By the mid-1980s, censorship of print and broadcast media had become one of the most widely and publicly criticised practices of the Chun government. Even the government-controlled Yonhap News Agency noted in 1989 that "TV companies, scarcely worse than other media, were the main target of bitter public criticism for their distorted reporting for the government in the early 1980s." Editorials called for abolition of the Basic Press Act and related practices, a bill was unsuccessfully introduced in the National Assembly to the same end, and a public campaign to withhold compulsory viewers' fees in protest against censorship by the KBS network received widespread press attention. By the summer of 1986, even the ruling party was responding to public opinion.
The political liberalization of the late 1980s brought a loosening of press restraints and a new generation of journalists more willing to investigate sensitive subjects, such as the May 1980 Gwangju massacre. Roh's eight-point declaration of June 29, 1987, provided for "a free press, including allowing newspapers to base correspondents in provincial cities and withdrawing security officials from newspaper offices." The South Korean media began a rapid expansion. Seoul papers expanded their coverage and resumed the practice of stationing correspondents in provincial cities. Although temporarily still under the management of a former Blue House press spokesman, the MBC television network, a commercial network that had been under control of the state-managed KBS since 1980, resumed independent broadcasting. The number of radio broadcast stations grew from 74 in 1985 to 111 (including both AM and FM stations) by late 1988 and 125 by late 1989. The number of periodicals rose as the government removed restrictions on the publishing industry.
There also were qualitative changes in the South Korean media. The Christian Broadcasting System, a radio network, again began to broadcast news as well as religious programming in 1987. In the same year, the government partially lifted a long-standing ban on the works of North Korean artists and musicians, many of whom were of South Korean origin. A newspaper run by dissident journalists began publication in 1988. A number of other new dailies also appeared in 1988. Many of the new weekly and monthly periodicals bypassed the higher profits of the traditional general circulation magazines to provide careful analyses of political, economic, and national security affairs to smaller, specialised audiences. Observers noted a dramatic increase in press coverage of previously taboo subjects such as political- military relations, factions within the military, the role of security agencies in politics, and the activities of dissident organisations. Opinion polls dealing with these and other sensitive issues also began to appear with increasing regularity. Journalists at several of the Seoul dailies organised trade unions in late 1987 and early 1988 and began to press for editorial autonomy and a greater role in newspaper management.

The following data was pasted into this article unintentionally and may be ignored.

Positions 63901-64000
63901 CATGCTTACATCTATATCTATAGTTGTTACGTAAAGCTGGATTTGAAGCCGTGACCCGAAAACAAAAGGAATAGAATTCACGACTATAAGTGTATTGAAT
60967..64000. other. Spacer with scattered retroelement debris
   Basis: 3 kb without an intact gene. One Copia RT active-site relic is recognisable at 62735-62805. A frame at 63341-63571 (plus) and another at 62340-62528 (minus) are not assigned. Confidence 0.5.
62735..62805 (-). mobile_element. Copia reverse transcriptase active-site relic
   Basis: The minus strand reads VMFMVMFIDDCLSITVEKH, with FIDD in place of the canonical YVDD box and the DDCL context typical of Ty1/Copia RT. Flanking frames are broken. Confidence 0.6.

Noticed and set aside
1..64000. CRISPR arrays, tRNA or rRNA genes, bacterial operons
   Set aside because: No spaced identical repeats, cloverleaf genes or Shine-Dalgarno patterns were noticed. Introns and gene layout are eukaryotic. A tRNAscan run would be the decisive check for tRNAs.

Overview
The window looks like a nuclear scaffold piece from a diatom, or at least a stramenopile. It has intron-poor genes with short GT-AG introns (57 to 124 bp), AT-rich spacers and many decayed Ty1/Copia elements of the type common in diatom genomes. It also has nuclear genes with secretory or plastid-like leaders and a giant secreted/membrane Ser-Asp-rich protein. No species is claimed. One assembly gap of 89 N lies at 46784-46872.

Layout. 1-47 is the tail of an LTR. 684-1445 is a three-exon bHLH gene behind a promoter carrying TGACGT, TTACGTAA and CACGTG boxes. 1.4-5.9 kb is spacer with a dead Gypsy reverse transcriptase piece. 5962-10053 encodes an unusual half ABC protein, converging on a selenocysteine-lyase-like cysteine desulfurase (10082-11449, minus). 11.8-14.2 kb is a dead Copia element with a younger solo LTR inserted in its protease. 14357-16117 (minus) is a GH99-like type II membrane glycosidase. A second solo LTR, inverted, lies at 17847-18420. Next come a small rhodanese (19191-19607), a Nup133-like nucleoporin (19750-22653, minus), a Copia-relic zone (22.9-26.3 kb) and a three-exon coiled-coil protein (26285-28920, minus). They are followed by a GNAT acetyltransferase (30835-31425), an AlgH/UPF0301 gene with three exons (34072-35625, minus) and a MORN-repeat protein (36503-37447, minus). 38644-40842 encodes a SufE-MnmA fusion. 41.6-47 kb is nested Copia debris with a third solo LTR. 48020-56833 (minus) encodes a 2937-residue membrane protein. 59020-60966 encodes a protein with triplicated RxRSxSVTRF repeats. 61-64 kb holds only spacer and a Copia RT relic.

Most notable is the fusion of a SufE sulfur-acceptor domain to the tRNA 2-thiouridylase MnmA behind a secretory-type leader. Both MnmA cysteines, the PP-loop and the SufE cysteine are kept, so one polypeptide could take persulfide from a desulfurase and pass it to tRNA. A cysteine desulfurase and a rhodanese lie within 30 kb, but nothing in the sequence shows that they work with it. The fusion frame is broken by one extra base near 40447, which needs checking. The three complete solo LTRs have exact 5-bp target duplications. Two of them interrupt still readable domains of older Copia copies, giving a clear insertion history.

In 1989, South Korea's four largest dailies, Hankook Ilbo, Joongang Ilbo, Chosun Ilbo, and Donga Ilbo, had a combined circulation of more than 6.5 million. The anti-establishment The Hankyoreh, had 450,000 readers – less than the major dailies or smaller papers like Kyonghan Shinmun or Seoul Shinmun, but larger than four more specialised economic dailies. All the major dailies were privately owned, except for the government-controlled Hankook Ilbo. Several other daily publications had specialised readerships among sport fans and youth. Two English-language newspapers, the government-subsidised Korea Herald and the Korea Times, which was affiliated with the independent Soul simmun, were widely read by foreign embassies and businesses. A Chinese-language daily served South Korea's small Chinese population.
The Yonhap News Agency provided domestic and foreign news to government agencies, newspapers, and broadcasters. Yonhap also provided news on South Korean developments in English by computerised transmission via the Asia-Pacific News Network. Additional links with world media were facilitated by four satellite link stations. The International Broadcast Centre established in June 1988 served some 10,000 broadcasters for the 1988 Seoul Olympics. The government's KBS radio network broadcast overseas in twelve languages. Two private radio networks, the Asia Broadcasting Company and Far East Broadcasting Company, served a wide regional audience that included the Soviet Far East, China, and Japan.